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Chapter 1

Mexicans as Europeans: Mexican Nationalism and Assimilation in New Orleans, 1910-1939

Chapter One of Corazón de Dixie discusses the assimilation of Mexican immigrants into the white side of the New Orleans color line between 1918 and 1939. To do this, it relies in large part on manuscript census pages. Americans today are accustomed to filling out their own census forms. But prior to 1960, Census bureau employees, known as enumerators, went door to door filling them out (and thus, bringing their own assumptions to the table). These manuscript census pages, available in microfilm at public libraries or else via websites like Ancestry.com (which is often free to use from a public or university library), are a great resource for historians who wish to understand the social and economic details of people’s lives in the past.

Look through the manuscript census pages here and consider them in the context of your knowledge about this particular time and place. What new stories can you tell about the lives of Mexicans and Mexican Americans in New Orleans around 1930, beyond those already offered in the book? Can these individual stories help you to draw any larger conclusions about New Orleans’ Mexicanos as a whole?

Be sure to read through the guide to the 1930 Census and look at the blank form first, to help you understand the actual primary documents.

Primary Sources

Fifteenth Census of the United States: 1930 “Understanding the 1930 U.S. Census”

This guide prepared by the U.S. Census Bureau will help you interpret manuscript census pages.

Fifteenth Census of the United States: 1930“1930 Census Form”

It can often be difficult to read scans of census forms from Ancestry.com. Keeping this blank form handy will help you know which column you’re looking at.

Sinforina Anarda household, Fifteenth Census of the United States: 1930, New Orleans, La., Enumeration District 36-200, Sheet 2B, accessed via Ancestry.com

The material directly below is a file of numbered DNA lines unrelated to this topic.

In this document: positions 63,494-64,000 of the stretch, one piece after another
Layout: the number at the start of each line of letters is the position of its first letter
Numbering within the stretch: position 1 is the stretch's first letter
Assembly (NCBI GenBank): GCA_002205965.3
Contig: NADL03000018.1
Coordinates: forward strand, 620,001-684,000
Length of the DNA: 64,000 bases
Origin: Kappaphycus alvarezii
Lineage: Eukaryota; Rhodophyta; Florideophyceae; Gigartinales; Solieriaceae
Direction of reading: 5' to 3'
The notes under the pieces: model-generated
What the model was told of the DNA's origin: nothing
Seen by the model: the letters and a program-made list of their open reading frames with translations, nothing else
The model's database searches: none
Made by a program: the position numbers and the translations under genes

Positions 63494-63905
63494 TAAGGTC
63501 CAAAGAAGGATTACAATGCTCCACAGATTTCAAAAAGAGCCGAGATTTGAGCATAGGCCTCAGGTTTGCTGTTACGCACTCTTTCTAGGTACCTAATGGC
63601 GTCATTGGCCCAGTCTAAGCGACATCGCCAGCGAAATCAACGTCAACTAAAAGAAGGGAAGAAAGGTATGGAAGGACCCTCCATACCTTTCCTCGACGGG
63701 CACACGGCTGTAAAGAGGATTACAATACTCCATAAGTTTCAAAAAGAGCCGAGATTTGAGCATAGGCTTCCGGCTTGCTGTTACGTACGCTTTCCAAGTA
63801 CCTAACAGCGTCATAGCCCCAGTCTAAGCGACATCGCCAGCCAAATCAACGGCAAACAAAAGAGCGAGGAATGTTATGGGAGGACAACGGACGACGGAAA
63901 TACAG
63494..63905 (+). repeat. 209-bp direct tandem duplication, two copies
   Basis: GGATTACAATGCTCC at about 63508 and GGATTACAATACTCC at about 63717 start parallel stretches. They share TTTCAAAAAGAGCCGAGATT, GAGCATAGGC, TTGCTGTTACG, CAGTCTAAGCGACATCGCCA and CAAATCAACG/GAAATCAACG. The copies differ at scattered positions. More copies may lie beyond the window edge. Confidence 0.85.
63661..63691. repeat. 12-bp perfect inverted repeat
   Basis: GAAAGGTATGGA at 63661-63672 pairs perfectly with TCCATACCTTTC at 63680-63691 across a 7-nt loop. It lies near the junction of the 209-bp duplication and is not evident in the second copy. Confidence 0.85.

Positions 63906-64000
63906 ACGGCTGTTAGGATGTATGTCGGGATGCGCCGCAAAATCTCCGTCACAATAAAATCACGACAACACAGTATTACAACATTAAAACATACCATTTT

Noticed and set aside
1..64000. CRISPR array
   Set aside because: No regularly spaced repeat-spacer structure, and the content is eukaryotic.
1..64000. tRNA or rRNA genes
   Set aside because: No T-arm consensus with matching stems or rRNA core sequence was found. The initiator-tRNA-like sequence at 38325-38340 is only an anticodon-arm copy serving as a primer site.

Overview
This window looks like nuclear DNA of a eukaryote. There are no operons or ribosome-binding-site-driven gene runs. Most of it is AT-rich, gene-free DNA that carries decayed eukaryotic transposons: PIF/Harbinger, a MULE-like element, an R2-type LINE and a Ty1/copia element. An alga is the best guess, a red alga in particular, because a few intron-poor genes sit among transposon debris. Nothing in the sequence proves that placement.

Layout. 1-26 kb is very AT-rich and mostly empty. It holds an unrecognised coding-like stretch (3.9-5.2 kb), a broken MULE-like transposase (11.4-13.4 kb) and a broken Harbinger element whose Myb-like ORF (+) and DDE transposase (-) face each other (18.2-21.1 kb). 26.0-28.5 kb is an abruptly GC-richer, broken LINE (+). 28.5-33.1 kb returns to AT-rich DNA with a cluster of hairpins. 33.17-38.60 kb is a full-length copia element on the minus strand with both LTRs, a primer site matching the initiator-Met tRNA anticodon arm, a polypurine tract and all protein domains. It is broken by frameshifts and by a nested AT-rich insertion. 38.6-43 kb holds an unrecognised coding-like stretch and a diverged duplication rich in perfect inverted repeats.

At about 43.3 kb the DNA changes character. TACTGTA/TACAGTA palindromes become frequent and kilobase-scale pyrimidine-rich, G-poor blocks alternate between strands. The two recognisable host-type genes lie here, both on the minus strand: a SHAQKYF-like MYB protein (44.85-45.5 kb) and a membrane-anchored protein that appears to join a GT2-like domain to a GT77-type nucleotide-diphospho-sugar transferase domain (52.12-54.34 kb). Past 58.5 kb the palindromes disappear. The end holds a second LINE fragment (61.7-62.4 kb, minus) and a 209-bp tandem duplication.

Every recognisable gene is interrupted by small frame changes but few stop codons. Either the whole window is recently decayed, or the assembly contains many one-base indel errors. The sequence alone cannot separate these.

Anarda’s household is listed at the very bottom of the page; as you can see, she and her lodger Samuel Andrete were “Hot Tamale” salespeople. While it’s still unclear exactly how tamales found their way to the U.S. South, the Southern Foodways Alliance provides useful speculation. Notice how you can learn about Anarda’s migrations by looking at the birthplaces of her sons and their father.

Raymond and Marianna Borga household, Fifteenth Census of the United States: 1930, New Orleans, La., Enumeration District 36-99 Sheet 10A, accessed via Ancestry.com

The Borga household is listed at the very bottom of the page. Note the Census enumerator’s evident confusion over the racial classification of the Borga family as well as the Italian family of “Papa Sam” down the block. Also consider the make-up of their neighborhood, immigration year, and Raymond’s profession in the context of interwar New Orleans and Mexican migration as described in Corazón de Dixie.

Manuel Derminy household, Fifteenth Census of the United States: 1930, New Orleans, La., Enumeration District 36-212 Sheet 8B, accessed via Ancestry.com

The two Mexicanas on this page are in the household of Manuel Derminy, an African American: his wife María and his mother-in-law (María’s mother) Francisca Abelarda. As you can see, the entire family including María was racially classified as Negro, with the exception of Francisca, who was classified as Mexican. Table 4 (page 32) in Corazón de Dixie shows that it was very unusual for Mexicanas in New Orleans to marry black men; nonetheless, this page from manuscript census allows historians to learn more about lives of these mixed families.

Christ Villalabos household, Fifteenth Census of the United States: 1930, New Orleans, La., Enumeration District 36-97, Sheet 10B, accessed via Ancestry.com

The household of Christ Villalobos, his wife (whose name is difficult to make out in the enumerator’s handwriting) and their son Elías somehow confused the enumerator (note the question marks around their birthplaces). Furthermore, though they’d apparently crossed the border just five years beforehand, all three are listed as speaking English and Christ was the proprietor of his own shoe repair store. One possible role of the historian is to use knowledge of the time and context to create a narrative from such bits of inconclusive information.

Anthony Blasco household & Samuel Pattin household, Fifteenth Census of the United States: 1930, New Orleans, La., Enumeration District 36-71, Sheet 10A, accessed via Ancestry.com

Mexicanos appear in two households on this census page. There was musician Anthony Blasco, married to a Florida-born white woman. Farther down the page in the household of Samuel Pattin lived his wife, Louisiana-born Mexicana Bertha Pattin, and her brother, Mexican-born Miguel Laquett. Once again, the messy notations of the enumerator suggest confusion about the racial classifications of all four. The neighborhood as a whole seems to be largely working-class, as evidenced by the professions of its inhabitants. Both entries can provide insight into the lives of families that included both white and Mexicano members.